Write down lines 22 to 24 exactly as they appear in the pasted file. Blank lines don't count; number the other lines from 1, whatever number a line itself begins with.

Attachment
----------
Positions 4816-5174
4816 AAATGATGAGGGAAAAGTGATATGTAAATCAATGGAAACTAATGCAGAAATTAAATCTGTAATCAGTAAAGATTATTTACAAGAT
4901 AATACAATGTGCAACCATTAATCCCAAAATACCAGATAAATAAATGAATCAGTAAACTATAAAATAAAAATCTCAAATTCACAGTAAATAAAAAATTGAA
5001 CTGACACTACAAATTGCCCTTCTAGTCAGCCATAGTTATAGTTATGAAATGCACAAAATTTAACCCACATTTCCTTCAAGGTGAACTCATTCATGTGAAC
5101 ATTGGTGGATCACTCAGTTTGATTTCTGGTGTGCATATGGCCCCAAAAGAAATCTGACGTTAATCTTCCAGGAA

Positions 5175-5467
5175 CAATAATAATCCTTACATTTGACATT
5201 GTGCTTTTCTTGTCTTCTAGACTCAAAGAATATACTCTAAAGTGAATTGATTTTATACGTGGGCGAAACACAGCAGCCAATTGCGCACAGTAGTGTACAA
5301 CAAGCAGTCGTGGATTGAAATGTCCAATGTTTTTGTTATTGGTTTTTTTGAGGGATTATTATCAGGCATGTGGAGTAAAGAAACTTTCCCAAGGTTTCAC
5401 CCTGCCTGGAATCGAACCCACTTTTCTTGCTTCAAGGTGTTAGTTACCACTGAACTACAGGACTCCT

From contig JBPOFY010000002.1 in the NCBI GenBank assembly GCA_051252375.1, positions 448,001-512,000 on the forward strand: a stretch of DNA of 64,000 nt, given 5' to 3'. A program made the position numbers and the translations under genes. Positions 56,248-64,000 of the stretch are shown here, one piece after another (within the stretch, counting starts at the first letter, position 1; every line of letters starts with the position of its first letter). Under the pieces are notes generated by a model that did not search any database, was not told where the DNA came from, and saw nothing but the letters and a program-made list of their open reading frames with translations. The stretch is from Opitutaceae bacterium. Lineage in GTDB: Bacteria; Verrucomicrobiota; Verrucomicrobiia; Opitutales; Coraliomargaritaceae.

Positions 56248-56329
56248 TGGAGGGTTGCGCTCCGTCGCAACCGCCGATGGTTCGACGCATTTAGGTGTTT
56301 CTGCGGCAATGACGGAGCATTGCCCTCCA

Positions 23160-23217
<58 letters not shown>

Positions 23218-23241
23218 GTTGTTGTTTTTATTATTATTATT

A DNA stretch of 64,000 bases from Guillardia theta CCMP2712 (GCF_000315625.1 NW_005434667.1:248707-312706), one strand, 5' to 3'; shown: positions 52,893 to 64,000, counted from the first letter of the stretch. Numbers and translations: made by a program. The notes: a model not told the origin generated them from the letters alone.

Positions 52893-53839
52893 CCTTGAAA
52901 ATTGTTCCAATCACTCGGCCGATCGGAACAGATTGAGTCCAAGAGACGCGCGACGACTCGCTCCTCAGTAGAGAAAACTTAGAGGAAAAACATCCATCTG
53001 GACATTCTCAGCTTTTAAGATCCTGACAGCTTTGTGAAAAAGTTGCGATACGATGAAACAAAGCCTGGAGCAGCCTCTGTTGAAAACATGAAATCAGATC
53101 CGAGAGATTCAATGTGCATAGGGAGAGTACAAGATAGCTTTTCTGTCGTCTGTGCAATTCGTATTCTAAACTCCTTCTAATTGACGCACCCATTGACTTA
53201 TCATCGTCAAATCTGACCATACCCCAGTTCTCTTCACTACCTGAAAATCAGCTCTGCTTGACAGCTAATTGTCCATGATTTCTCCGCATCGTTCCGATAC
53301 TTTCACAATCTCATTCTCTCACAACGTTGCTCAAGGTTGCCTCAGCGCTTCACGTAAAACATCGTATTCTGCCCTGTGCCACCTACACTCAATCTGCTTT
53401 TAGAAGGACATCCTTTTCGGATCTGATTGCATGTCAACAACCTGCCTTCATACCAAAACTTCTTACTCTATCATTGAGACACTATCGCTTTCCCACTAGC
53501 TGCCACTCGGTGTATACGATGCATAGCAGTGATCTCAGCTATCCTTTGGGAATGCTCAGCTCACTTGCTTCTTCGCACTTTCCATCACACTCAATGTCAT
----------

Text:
52901 ATTGTTCCAATCACTCGGCCGATCGGAACAGATTGAGTCCAAGAGACGCGCGACGACTCGCTCCTCAGTAGAGAAAACTTAGAGGAAAAACATCCATCTG
53001 GACATTCTCAGCTTTTAAGATCCTGACAGCTTTGTGAAAAAGTTGCGATACGATGAAACAAAGCCTGGAGCAGCCTCTGTTGAAAACATGAAATCAGATC
53101 CGAGAGATTCAATGTGCATAGGGAGAGTACAAGATAGCTTTTCTGTCGTCTGTGCAATTCGTATTCTAAACTCCTTCTAATTGACGCACCCATTGACTTA